On Sunday night I was admitted to Emergency with what felt like a gremlin living in my bones and muscles. I couldn’t sit, eat or touch my tummy without wincing in pain. Turns out I had influenza. The real kind.
Not to worry, I have private health cover. Right? NOT! After paying a $300 admission fee to our local private emergency department (and the closest one to home), the admissions nurse pulled Ben aside to say, “I’m not sure what she’s being admitted for, but she’s on one of the worst covers”.
Here I was thinking that “Accident and Emergency” meant emergency admissions in a private hospital. But it meant sweet FA. After being poked and prodded and eventually sent home, I sat in bed all day and also did sweet FA, except one thing. I changed my health cover.
Whilst feeding me pales of fluids, Panadol and accepting my disgusting flu state in all its glory, my husband also went through his insurance policies, not just health, but across the board. This was probably more shocking. At the ripe old age of 21, he met with a financial planner (and one currently under the microscope *wink, wink*) to make sure he was doing all the right things with his money and protecting himself if something ever went wrong with his job. Organised, right?
He was advised or should I say railroaded, into believing he needed Trauma Insurance totaling over $90/month, even though he was paying a premium for similar cover through his job. We realized that he was paying for his Total and Permanent Disability Cover twice (through his job AND his Superannuation – dummies). Next on the list was his private Healthcare, and even though he requires top cover under his work contract, he was paying for bloody geriatric care! He made a saving of $132/month in the space of an hour. What a legend [shhh, we don’t talk about the 9 years of overpaid insurance].
As always, these bumps get me thinking (usually at 1am when I’m trying to sleep)…how much insurance is enough insurance?
And after some research, chats and WTF-moments I have collated all the bits I think you need to consider when making your Health and Life Insurance decisions.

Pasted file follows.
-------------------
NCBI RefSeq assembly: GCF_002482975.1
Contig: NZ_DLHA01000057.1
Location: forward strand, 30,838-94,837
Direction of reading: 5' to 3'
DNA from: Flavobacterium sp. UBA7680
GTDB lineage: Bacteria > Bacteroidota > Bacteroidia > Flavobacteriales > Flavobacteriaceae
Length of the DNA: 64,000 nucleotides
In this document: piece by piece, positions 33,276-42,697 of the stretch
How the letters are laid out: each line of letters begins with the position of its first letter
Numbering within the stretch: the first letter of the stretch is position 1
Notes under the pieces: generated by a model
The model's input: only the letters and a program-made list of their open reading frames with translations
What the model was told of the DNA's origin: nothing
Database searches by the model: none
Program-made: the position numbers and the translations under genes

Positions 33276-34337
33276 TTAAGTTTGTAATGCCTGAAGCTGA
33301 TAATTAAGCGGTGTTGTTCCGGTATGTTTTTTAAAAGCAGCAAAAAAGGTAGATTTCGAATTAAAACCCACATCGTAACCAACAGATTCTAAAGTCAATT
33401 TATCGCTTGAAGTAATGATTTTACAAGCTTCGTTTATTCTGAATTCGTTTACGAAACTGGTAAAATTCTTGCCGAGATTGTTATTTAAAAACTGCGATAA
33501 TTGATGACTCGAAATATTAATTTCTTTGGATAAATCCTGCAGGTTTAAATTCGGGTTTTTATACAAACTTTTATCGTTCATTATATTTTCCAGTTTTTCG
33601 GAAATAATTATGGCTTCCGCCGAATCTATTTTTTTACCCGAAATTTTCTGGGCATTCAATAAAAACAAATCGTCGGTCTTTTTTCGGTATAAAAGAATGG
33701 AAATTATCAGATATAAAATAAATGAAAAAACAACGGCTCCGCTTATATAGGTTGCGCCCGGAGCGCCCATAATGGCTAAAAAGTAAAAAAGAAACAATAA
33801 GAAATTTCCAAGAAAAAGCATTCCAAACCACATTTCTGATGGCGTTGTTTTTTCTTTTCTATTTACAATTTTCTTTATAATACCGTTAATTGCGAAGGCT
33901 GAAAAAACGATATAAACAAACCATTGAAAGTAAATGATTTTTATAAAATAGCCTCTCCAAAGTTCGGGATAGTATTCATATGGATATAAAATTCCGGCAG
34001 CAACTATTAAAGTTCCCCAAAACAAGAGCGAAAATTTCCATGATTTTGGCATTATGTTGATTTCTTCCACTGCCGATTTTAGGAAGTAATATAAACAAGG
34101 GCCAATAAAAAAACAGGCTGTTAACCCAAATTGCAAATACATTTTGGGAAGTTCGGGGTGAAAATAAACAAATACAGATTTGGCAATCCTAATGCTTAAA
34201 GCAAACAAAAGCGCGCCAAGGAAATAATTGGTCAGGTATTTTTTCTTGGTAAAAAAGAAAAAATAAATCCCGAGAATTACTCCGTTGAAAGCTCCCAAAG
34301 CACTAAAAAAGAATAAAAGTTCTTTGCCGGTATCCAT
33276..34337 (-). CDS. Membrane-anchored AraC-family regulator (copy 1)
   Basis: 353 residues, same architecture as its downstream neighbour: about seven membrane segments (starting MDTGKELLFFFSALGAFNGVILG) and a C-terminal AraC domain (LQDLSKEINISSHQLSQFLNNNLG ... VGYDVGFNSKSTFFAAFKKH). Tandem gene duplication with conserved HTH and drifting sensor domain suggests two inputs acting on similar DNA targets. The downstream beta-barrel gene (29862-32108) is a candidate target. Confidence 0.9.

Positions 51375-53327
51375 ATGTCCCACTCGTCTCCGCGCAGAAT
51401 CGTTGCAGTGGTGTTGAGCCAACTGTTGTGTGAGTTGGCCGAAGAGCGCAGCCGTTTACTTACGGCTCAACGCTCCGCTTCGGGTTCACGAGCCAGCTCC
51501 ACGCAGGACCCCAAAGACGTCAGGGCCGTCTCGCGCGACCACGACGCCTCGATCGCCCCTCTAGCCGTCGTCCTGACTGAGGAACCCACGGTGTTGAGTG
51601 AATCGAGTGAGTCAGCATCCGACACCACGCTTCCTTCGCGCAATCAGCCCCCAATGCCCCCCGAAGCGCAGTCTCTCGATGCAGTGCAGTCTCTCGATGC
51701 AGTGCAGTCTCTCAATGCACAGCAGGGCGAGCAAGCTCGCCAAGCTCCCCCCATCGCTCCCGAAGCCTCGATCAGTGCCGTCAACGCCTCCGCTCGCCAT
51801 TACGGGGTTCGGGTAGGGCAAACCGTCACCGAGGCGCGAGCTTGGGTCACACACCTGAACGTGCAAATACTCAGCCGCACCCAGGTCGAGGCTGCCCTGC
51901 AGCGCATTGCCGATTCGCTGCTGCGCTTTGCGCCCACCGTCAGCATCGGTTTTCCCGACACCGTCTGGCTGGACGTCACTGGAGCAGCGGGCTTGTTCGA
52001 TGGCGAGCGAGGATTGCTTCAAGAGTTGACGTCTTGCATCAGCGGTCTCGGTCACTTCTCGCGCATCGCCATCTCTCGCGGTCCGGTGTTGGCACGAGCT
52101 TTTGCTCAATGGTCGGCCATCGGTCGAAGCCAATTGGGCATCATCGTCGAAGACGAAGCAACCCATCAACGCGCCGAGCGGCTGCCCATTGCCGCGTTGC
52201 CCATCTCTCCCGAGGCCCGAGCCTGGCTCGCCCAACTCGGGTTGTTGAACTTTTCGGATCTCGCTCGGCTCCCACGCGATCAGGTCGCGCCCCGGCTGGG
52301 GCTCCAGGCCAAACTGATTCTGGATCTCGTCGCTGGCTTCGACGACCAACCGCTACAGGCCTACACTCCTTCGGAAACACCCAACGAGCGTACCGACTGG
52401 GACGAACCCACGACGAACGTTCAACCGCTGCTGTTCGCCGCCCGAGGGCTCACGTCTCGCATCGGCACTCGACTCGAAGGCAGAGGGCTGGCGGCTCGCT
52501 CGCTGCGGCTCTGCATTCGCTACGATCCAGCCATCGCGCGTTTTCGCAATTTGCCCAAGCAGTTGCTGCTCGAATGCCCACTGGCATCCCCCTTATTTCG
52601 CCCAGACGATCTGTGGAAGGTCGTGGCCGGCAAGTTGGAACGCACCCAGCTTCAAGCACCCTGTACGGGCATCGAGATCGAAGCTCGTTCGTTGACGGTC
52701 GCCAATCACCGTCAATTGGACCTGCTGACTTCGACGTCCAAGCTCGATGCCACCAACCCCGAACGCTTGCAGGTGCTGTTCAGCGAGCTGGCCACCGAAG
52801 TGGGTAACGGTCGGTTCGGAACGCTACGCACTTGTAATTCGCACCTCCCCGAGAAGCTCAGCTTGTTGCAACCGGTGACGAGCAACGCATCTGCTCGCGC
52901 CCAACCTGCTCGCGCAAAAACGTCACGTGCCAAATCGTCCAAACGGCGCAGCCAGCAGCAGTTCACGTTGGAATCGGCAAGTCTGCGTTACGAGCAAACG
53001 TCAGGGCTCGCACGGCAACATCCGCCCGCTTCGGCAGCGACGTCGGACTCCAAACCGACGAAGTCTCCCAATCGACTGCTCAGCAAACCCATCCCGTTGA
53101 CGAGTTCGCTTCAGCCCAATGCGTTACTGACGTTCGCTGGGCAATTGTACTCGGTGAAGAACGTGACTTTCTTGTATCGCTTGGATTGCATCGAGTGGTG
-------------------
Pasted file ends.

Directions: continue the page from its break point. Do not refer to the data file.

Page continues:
Big Lesson? Insurance is a complex beast and one I’m still figuring out.
Generally speaking, there are three types of Health Insurance, 1. Ambulance, 2. Hospital, and 3. General Health (called ‘extras’). Figure out exactly what you want and don’t want cover for. I want Ambulance, Hospital (incl. basic surgeries), and major dental because I already have a nice house deposit sitting between my gums – I blame my Irish heritage on my terrible teeth!
Choosing the best Health Insurance is tough. If you want to embrace the savvy within you, there are compare sites which can be incredibly helpful but don’t tend to include the whole market of options. My advice: Don’t pick a company, pick the best cover for you and your needs.
Always read the product disclosure statement for your specific insurance to know the inclusions, exclusions and waiting periods for extras. This can be so annoying, especially if you need cover for the $800 root canal you know you’re going to need in T-minus 1 day (yes, this was me).
On the complete flip side, some have taken a very different approach, putting away what they would pay in private health insurance into a savings account instead. Whilst this seems like a good idea in theory, there’s a simple answer why it’s not – TAX, and then MONEY.
If you earn over $90,000 before tax and you don’t have private healthcare, you will be slapped with a Medicare Surcharge bill at the end of the financial year. At the lower end, this is around $1,300. And when you compare to the $1,800 you’re paying per year in Insurance, it seems like a no-brainer, right? Wrong. In this scenario, you will need to have $1,300 + the cost of any other medical costs available in cash at any moment. What if your appendix burst at $5,000 an operation or worse, you needed a cancer-related surgery, do you have a lazy $5,000 – $50,000 lying around?
Something to think about…
Typically, your Superannuation will include three types of insurance, 1. Death cover (also known as life insurance), 2. Total and Permanent Disability Insurance, and 3. Income Protection. A few things to keep in mind:
Life insurance through your super usually ends at around age 65-70 and the premiums are taken out of your super earnings, so you don’t need to come up with the cash to pay for it separately.
The biggest question you need to ask is, “If I become unwell, or I’m no longer able to work due to death or injury, is there enough in my Super Life Insurance Policy to cover my family’s mortgage and other bills?” If it’s not, this is when you need to find out how much it will cost to increase the cover in your superannuation or get additional cover outside of it.
If I’m honest, at my age and with my circumstances, I won’t be getting external cover. I don’t think it’s needed for me. But the most important lesson out of all of this is to know exactly what you’re covered for and know it in every little detail!
Fearless Female Traders
[Disclaimer: The information in this blog is the opinion of the author only and does not take into account your personal and financial situation. If you have specific questions relating to your own Insurance, you should always seek professional advice. I am not a qualified Doctor, Finance Specialist or Insurance Specialist].